In recent years we have seen sanctions being used as a targeted geopolitical tool. Governments have tended to introduce sanctions rather more willingly than lift them, and, as a result, the ability of businesses to operate in certain sectors has been restricted. However we are now seeing, at least in relation to Myanmar/Burma and, to a lesser extent, Syria, sanctions being lifted in response to the evolving political landscape in both countries and it is hoped this will create some opportunities for the international investment community.

The European Council (“the Council”) has removed certain restrictive measures against both Myanmar/ Burma and Syria. Although the Council has so-far only published its Decisions, the implementing legislation, when published, is expected to reflect the Decisions without substantial amendment

Whilst it is acknowledged that, at least in relation to Syria, such opportunities may be limited, we can hope that opportunities in Myanmar/ Burma may be more significant. In that regard, those in the energy sector will have picked up on the recent announcement that Myanmar/Burma has put on the market a substantial number of oil & gas blocks on a production sharing basis. Apparently 59 prospective bidders have already registered their interest.

Set out below is a summary of the key changes, and their potential impact, which investors may find of interest.


The Council has issued Council Decision 2013/186/CFSP of 22 April 2013 (“the New Syria Decision”) which amends Council Decision 2012/739/ CFSP (the “Existing Syrian Decision”) concerning restrictive measures against Syria, citing the need to help the Syrian civilian population, restore normal life, uphold basic services and reconstruct and restore normal economic activity to Syria.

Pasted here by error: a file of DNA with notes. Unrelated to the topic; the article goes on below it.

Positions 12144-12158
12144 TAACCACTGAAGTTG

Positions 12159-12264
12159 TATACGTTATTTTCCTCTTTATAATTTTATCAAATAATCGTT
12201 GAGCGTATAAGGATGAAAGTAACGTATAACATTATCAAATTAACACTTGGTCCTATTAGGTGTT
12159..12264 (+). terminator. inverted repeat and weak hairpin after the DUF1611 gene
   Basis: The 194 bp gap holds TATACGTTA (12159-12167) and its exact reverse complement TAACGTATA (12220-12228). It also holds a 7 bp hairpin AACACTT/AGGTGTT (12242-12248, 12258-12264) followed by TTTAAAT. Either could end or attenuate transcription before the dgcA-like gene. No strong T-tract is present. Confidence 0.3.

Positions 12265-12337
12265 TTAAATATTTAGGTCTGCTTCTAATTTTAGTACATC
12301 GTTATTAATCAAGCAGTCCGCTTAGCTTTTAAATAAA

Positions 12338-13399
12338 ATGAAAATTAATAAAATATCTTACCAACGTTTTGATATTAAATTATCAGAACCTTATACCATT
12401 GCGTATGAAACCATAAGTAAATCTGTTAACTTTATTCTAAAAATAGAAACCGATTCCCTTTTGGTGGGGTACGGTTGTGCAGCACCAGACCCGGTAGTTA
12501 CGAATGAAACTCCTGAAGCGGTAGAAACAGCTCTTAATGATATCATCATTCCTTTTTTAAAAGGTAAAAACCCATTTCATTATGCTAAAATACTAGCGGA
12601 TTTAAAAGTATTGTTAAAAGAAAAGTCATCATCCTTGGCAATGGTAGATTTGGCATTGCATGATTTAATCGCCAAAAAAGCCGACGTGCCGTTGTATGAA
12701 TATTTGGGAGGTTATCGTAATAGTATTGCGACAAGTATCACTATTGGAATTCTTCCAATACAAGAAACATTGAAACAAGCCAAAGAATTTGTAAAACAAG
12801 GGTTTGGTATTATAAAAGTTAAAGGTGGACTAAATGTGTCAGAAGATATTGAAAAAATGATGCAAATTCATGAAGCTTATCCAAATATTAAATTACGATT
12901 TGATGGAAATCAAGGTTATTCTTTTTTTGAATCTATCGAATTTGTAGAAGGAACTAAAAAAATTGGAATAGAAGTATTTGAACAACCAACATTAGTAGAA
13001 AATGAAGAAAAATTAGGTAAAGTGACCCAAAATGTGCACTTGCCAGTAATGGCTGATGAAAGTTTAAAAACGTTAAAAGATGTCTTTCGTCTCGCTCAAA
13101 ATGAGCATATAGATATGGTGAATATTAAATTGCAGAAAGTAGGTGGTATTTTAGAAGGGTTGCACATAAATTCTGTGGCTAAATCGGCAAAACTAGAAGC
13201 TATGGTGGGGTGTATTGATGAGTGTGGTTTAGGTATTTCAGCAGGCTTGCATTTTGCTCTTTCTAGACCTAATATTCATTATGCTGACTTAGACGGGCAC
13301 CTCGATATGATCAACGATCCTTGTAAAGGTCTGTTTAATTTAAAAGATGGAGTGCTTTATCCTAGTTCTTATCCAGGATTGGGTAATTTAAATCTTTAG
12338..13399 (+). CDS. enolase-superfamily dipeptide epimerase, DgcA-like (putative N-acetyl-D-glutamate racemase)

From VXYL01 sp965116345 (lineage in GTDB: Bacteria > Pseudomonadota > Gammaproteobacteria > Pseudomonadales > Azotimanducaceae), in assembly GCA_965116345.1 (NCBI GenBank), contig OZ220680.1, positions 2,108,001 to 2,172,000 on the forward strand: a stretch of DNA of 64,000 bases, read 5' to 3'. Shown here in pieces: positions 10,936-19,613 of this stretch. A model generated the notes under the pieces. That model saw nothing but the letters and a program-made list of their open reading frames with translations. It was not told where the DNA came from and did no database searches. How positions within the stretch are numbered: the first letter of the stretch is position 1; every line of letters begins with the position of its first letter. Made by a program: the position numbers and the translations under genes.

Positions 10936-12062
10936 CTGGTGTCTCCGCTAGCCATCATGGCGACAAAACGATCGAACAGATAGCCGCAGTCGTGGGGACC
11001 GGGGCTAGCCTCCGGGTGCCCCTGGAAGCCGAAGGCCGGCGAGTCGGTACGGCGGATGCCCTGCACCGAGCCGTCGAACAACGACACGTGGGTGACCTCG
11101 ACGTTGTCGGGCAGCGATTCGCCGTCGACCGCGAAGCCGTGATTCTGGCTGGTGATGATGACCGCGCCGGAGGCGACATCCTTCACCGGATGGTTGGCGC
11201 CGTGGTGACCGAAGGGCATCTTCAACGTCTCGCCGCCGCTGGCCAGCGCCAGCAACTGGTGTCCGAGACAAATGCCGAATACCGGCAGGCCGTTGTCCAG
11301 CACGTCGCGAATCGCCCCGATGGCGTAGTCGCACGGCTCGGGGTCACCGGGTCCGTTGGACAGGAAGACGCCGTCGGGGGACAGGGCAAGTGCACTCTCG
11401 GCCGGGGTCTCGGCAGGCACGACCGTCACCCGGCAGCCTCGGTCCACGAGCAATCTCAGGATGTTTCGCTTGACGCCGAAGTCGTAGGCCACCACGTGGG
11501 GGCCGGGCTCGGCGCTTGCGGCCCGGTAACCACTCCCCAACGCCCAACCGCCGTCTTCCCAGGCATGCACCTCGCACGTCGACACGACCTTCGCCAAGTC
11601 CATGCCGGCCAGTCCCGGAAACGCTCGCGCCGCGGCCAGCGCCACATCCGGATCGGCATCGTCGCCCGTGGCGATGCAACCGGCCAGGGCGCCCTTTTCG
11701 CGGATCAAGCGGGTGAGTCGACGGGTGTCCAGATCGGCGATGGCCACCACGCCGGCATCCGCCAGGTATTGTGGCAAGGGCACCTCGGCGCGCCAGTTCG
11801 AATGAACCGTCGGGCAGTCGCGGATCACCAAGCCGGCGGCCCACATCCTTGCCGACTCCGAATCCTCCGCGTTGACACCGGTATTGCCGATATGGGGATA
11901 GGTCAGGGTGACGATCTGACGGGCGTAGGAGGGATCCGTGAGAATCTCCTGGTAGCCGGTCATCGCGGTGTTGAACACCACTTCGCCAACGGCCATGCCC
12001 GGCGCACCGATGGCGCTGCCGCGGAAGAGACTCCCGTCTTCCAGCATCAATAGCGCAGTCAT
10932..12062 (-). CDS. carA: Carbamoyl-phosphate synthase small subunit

The New Syria Decision entered into force on 23 April 2013 and provides for three derogations from the existing Syrian restrictions. Competent authorities may authorise the:

  • Purchase, import or transport of crude oil and petroleum products from Syria and related financing or financial assistance including financial derivatives as well as insurance and reinsurance
  • Sale, supply or transfer of key equipment and technology for the key sectors of the oil and natural gas industry in Syria as well as their sale or supply to Syrian and Syrian owned companies outside Syria and the provision of related technical assistance or training and other services as well as financing or financial assistance
  • Grant of a financial loan or credit to, or the acquisition or extension of a participation in enterprises in Syria engaged in the Syrian oil industry or the creation of any joint venture with enterprises in Syria and companies they control which are engaged in the Syrian oil industry

For authorisation to be granted the following conditions must be met:

  • The Syrian National Coalition for Opposition and Revolutionary Forces must be consulted in advance by the relevant Member State
  • The activities concerned (i) must not be directly or indirectly for the benefit of a designated entity whose funds and economic resources have been frozen; and (ii) must not breach any other provisions of the Existing Syria Decision

The New Syria Decision will be kept under constant review and will apply initially until 1 June 2013.


Council Decision 2013/184/CFSP of 22 April 2013 (“the Myanmar/Burma Decision”) has repealed Decision 2010/232/CFSP which contained restrictive measures against Myanmar/Burma. As a means of encouraging development in Myanmar/Burma, all restrictive measures have now been lifted with the exception of an arms embargo and embargo on equipment which might be used for internal repression. The arms embargo applies to the sale, supply, transfer or export of arms and related material. There are limited exceptions to the embargo where a sale or supply has been approved in advance by the relevant competent authority of a Member State. Exceptions apply, for example, to the supply of non lethal military equipment intended solely for humanitarian or protective use, demining equipment and to any related technical or financial assistance or other services. The Myanmar/Burma Decision like the New Syria Decision will remain under constant review and apply until 30 April 2014.